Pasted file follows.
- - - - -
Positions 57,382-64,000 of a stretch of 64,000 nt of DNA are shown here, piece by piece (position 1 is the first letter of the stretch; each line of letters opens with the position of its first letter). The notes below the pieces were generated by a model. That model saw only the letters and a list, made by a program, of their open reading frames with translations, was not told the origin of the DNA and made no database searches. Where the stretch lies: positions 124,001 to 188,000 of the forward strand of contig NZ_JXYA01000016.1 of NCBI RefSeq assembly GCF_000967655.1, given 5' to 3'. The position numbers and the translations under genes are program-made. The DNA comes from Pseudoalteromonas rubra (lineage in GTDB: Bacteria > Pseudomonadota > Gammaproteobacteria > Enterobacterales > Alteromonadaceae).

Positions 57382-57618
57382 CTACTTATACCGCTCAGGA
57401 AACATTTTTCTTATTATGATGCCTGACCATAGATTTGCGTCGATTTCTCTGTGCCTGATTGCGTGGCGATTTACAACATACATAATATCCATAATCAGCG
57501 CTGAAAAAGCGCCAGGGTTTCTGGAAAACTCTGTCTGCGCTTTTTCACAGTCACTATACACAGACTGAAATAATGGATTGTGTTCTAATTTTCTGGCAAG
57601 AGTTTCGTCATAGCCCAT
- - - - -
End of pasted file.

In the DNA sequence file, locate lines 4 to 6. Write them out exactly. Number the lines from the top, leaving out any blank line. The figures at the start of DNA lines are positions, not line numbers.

57401 AACATTTTTCTTATTATGATGCCTGACCATAGATTTGCGTCGATTTCTCTGTGCCTGATTGCGTGGCGATTTACAACATACATAATATCCATAATCAGCG
57501 CTGAAAAAGCGCCAGGGTTTCTGGAAAACTCTGTCTGCGCTTTTTCACAGTCACTATACACAGACTGAAATAATGGATTGTGTTCTAATTTTCTGGCAAG
57601 AGTTTCGTCATAGCCCAT